For instance, during the Wisconsin game this past year, which drew a crowd of around 10,000 people, Penn State was also hosting an 18 team indoor track meet in the building adjacent to the BJC. The result was a parking nightmare that quickly filled the lots and left the parking cops nowhere to direct traffic. I can't really explain the entire debacle here in this paragraph but I can say I witnessed parking cops holding traffic in all directions for over 30 minutes because there was no place for people to park. It was the worst situation I have seen in all of my travels to various sporting events.
If you notice that traffic is heavy, I highly recommend that you park across the street from the Stadium West lot beside the OPP building on Park Avenue. It is a bit of a walk, but no one parks there and you avoid the bulk of the traffic.
I also recommend that you purchase tickets ahead of time even though Penn State has not had a sellout in years. The lines close to game time are usually quite long and take a while to navigate. However, those with flex plan tickets or will call tickets can walk right up, get their tickets and enter the game.
Tickets are $15 for general public, not too high for the average basketball program, but probably a little steep for a traditionally bottom tier Big Ten program. I feel that the price is really only worth the asking price for the games versus the traditional power teams, otherwise try looking on craigslist for someone selling tickets below face value.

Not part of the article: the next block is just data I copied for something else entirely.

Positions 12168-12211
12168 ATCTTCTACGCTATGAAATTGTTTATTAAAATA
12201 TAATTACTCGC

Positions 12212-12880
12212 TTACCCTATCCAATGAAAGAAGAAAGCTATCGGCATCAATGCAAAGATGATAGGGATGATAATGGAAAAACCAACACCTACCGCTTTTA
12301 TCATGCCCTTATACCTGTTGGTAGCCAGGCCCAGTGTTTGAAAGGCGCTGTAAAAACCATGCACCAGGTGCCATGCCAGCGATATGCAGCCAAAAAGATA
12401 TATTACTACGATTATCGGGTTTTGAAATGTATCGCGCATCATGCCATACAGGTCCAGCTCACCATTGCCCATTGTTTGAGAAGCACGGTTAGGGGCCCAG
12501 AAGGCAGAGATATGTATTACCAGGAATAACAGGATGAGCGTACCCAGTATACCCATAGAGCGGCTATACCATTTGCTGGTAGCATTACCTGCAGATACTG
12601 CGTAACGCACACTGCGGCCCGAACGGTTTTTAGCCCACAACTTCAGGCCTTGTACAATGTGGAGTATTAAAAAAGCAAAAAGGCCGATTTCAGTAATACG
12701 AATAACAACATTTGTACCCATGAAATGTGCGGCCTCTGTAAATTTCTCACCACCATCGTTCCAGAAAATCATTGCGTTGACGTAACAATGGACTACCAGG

There is not much, if anything, in the way of tradition or history at the BJC. There is no nice display of past players or anything in the arena, except hidden in the coaches office in the lower level, inaccessible to the general public. It certainly feels like basketball is an afterthought at Penn State and unless you are really interesting in seeing the opponent or the halftime entertainment, there is not much reason to attend a game.
Member Review by paul
It's clear when you arrive at Penn State that you are in football country. I like that the Nittany Lions have created an opportunity for the fans to be basketball fans. Similar to Michigan State, the students are center court, but are still trying to find their sustainability. Success can certainly breed that sort of fanaticism that makes a place special.
In the meantime, parking is close, free, and plentiful. I would like to see a seating upgrade under one basket where they offer stackable chairs rather than permanent seats. You get the feeling that this is a program entering its teenage years, and I look forward to seeing them mature to adulthood.
109 S Fraser St
State College, PA 16801
132 W College Ave
State College, PA 16801
134 W College Ave
State College, PA 16801
(814) 235-4055 â??